The man tasked with unifying Iraq to save it from a takeover by Islamic extremists used to be in charge of repairing lifts at the BBC, it has emerged.
Haider Al-Abadi’s past as a lift engineer was revealed today as European ministers agreed to arm Kurdish fighters to help them block and roll back the advice of Isis forces.
He takes over from Nouri al-Maliki as Iraq’s Prime Minister at a time when the country’s very existence is at stake. As an exile from Saddam Hussein’s regime for much of the 1980s and 1990s, Mr Abadi worked in the UK and for several years controlled the company that serviced lifts at Bush House in central London when it was the home of the World Service.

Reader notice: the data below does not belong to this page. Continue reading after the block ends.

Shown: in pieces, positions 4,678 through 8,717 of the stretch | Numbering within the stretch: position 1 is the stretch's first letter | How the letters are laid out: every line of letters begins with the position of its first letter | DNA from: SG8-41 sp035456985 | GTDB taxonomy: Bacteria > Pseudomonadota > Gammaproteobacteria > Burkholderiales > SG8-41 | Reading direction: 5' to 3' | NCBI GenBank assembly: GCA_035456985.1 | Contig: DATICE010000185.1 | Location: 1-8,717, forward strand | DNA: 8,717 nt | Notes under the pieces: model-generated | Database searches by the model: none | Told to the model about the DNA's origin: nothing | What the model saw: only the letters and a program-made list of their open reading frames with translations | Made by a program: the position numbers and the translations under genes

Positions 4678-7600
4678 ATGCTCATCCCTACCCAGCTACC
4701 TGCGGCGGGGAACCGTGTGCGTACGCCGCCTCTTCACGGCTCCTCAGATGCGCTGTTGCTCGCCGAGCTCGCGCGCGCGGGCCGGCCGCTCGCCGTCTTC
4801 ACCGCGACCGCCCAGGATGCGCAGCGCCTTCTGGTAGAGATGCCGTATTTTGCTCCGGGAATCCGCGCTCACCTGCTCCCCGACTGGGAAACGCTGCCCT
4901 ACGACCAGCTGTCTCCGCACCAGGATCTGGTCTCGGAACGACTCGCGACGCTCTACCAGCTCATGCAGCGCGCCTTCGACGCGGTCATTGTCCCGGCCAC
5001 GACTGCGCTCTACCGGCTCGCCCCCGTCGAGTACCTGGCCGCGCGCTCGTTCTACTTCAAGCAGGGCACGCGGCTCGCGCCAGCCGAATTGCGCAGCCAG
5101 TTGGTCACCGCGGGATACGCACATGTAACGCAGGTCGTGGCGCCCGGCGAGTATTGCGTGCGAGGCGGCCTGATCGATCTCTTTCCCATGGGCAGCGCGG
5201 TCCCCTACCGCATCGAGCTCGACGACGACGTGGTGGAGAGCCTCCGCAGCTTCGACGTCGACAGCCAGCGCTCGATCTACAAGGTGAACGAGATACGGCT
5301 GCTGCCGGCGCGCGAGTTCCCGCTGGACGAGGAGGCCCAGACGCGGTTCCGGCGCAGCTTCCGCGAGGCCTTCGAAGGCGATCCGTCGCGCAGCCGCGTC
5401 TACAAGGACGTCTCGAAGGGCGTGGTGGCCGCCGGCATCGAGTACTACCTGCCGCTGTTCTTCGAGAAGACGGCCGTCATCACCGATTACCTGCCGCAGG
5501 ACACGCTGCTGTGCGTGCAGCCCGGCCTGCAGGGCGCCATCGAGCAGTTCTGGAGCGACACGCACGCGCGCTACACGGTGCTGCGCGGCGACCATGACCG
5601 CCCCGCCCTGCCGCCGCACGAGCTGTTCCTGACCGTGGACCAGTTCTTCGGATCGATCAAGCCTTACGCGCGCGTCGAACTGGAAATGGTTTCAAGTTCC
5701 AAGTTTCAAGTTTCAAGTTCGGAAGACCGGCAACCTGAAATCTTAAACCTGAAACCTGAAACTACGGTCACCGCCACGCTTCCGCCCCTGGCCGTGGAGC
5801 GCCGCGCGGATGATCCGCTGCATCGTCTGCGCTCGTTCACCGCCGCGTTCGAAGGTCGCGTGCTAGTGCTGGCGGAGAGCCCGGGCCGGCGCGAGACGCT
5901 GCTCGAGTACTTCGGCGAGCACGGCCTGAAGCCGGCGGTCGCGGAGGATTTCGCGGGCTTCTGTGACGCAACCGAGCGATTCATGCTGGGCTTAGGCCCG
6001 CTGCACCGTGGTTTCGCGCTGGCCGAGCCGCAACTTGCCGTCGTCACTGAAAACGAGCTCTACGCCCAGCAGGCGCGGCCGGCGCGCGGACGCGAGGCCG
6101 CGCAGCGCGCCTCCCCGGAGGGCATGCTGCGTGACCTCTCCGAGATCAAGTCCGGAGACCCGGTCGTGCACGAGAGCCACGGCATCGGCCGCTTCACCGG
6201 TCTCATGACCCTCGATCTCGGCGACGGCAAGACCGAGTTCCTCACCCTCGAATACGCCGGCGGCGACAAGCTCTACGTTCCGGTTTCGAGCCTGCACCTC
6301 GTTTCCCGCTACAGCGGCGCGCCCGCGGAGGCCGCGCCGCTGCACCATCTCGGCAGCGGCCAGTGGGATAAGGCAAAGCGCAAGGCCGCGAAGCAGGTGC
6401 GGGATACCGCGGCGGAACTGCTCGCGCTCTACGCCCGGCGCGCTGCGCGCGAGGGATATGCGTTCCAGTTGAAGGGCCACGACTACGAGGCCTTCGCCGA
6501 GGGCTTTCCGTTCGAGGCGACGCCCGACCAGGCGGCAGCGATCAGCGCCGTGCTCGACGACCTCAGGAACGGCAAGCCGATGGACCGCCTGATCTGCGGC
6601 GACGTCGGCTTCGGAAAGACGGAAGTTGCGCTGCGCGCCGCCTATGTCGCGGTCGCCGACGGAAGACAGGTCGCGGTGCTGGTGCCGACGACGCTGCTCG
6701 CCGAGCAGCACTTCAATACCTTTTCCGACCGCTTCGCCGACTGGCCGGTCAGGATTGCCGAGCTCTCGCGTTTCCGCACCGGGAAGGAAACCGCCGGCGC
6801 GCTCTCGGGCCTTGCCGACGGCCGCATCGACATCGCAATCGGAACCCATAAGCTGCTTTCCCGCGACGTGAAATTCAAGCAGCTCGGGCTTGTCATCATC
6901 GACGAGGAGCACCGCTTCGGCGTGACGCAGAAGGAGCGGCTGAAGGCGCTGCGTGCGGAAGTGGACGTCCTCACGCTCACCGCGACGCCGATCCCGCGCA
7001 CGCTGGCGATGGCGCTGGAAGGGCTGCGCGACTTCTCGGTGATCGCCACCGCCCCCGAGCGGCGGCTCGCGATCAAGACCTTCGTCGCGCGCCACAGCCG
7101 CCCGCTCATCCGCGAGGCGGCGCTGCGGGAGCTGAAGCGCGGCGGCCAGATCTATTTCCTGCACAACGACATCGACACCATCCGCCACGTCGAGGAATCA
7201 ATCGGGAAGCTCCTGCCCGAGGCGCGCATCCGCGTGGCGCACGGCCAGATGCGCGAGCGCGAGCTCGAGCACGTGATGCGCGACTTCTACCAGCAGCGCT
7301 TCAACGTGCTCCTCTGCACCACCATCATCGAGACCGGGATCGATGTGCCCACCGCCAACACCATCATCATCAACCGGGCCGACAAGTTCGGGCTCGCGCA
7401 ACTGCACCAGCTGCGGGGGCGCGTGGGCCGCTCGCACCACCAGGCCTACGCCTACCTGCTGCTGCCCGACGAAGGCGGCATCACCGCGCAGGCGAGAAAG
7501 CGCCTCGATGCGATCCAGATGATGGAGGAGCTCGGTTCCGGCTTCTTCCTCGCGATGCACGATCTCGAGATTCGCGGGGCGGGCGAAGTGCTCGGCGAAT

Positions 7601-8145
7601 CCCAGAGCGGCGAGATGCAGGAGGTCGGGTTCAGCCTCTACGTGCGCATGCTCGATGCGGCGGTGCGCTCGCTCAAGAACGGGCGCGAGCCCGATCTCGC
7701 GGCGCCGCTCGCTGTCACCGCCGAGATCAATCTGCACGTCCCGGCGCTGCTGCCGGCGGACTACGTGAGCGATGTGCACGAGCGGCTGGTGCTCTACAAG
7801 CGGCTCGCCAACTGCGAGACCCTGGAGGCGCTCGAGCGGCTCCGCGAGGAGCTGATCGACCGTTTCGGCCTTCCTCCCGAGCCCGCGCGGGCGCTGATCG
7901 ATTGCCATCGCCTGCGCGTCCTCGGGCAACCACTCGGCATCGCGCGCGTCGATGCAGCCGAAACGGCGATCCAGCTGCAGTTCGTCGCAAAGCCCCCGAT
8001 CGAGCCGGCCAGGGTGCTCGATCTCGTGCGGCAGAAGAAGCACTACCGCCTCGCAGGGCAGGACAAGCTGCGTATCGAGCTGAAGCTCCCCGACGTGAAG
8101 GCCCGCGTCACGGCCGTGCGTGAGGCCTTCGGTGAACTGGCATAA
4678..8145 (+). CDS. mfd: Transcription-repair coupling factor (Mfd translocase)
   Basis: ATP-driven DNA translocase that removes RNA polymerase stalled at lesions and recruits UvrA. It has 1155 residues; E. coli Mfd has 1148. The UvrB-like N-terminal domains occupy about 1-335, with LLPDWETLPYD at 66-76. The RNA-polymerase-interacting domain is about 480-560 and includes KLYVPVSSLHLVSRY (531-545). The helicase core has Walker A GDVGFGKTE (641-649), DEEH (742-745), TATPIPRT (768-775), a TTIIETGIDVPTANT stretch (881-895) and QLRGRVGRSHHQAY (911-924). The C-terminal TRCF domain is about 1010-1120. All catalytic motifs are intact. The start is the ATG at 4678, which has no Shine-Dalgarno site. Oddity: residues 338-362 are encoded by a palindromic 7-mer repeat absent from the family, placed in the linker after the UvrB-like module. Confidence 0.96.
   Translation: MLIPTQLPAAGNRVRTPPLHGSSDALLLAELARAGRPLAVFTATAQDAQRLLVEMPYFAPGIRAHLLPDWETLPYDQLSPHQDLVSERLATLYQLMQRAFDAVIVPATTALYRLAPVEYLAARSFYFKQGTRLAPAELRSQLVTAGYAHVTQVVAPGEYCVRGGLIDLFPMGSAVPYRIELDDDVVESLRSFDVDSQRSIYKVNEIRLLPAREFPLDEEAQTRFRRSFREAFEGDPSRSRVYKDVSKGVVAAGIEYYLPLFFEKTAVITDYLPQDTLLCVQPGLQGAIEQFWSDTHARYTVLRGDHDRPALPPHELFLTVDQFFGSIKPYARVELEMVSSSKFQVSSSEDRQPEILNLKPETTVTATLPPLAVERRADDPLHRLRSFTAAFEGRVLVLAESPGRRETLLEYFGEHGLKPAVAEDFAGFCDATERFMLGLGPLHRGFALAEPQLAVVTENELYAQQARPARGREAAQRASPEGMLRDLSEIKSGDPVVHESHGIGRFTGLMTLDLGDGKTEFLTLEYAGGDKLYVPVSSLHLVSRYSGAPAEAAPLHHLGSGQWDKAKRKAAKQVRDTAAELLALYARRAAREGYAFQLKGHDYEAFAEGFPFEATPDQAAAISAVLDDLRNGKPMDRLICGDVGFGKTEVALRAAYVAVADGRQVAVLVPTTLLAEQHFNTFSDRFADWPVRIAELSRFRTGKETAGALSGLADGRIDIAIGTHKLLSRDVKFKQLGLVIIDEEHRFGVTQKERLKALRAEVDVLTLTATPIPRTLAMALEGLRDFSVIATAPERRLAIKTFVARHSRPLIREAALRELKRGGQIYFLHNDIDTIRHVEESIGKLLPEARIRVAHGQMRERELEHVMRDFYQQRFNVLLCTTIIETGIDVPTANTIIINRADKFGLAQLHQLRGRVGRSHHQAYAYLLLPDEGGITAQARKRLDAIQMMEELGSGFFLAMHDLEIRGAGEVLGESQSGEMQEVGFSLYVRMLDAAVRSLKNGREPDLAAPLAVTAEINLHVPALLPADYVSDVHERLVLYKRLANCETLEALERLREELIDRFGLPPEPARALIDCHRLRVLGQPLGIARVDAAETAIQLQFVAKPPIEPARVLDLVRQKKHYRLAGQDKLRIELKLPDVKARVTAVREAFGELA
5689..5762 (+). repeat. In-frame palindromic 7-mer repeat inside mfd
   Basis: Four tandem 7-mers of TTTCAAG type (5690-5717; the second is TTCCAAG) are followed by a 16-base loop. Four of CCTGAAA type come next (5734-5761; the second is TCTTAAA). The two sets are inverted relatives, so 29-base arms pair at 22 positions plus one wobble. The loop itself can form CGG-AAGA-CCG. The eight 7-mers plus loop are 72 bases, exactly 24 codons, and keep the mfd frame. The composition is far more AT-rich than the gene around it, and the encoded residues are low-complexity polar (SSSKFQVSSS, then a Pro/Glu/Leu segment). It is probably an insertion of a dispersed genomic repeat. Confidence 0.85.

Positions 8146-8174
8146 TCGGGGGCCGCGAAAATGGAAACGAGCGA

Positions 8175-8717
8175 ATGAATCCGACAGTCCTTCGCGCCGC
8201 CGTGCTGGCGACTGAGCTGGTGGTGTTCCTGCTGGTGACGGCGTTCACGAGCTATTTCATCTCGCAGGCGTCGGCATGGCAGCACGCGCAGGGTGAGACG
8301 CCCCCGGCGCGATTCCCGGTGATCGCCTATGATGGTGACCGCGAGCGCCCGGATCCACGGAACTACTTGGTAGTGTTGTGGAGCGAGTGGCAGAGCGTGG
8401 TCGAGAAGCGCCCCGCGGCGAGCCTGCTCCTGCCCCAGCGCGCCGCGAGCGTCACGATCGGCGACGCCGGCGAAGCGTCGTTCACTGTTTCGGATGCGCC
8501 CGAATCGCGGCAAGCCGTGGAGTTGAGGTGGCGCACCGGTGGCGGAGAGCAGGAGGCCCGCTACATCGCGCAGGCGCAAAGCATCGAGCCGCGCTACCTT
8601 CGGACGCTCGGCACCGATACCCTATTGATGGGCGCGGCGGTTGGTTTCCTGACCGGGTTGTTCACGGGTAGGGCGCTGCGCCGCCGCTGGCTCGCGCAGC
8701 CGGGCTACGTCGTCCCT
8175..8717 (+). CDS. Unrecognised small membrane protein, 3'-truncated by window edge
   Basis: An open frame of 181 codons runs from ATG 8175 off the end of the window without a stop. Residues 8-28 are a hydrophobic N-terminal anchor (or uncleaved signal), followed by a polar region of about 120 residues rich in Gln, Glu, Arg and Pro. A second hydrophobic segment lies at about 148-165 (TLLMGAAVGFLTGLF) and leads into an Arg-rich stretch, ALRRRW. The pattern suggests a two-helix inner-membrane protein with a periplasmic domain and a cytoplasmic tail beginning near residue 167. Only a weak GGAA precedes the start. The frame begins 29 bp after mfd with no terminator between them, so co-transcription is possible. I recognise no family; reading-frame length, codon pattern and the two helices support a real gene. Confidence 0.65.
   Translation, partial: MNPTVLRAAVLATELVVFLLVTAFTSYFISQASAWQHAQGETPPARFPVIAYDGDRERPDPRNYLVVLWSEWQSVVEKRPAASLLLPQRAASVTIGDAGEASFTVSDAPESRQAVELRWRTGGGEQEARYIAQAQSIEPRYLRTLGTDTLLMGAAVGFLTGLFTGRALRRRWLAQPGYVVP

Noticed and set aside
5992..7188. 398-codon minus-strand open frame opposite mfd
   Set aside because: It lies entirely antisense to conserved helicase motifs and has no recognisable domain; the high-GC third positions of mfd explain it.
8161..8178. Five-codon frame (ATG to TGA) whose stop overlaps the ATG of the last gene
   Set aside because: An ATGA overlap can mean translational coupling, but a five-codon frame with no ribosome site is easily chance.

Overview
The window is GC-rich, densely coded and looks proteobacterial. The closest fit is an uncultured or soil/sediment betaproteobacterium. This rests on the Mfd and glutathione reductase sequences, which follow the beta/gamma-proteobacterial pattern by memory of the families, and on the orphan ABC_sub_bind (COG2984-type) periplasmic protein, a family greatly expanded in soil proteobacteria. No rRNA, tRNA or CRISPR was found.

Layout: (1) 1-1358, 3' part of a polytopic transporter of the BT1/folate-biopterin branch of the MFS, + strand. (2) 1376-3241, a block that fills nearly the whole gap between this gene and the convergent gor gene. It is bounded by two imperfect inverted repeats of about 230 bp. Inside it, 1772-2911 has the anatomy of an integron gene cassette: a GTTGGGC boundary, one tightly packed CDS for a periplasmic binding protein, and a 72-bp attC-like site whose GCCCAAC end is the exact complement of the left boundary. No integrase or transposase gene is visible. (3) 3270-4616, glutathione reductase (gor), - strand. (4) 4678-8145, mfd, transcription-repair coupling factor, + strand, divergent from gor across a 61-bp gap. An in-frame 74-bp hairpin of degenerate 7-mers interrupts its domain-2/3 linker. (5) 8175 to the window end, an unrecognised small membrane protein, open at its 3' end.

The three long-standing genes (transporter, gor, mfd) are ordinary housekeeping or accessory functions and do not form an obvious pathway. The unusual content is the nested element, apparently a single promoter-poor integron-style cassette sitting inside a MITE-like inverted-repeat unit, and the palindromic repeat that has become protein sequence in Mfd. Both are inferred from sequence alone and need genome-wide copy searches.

Hamid Alkifaey, a former BBC Arabic journalist, said: “He used to come to oversee the work and see how it progresses.”
He added that Mr Abadi “did a good job as a lift engineer and he will do a good job as a prime minister”.
Mr Abadi studied electrical engineering at Bahgdad University in the 1970s and in 1981 he went on to complete a PhD at the University of Manchester.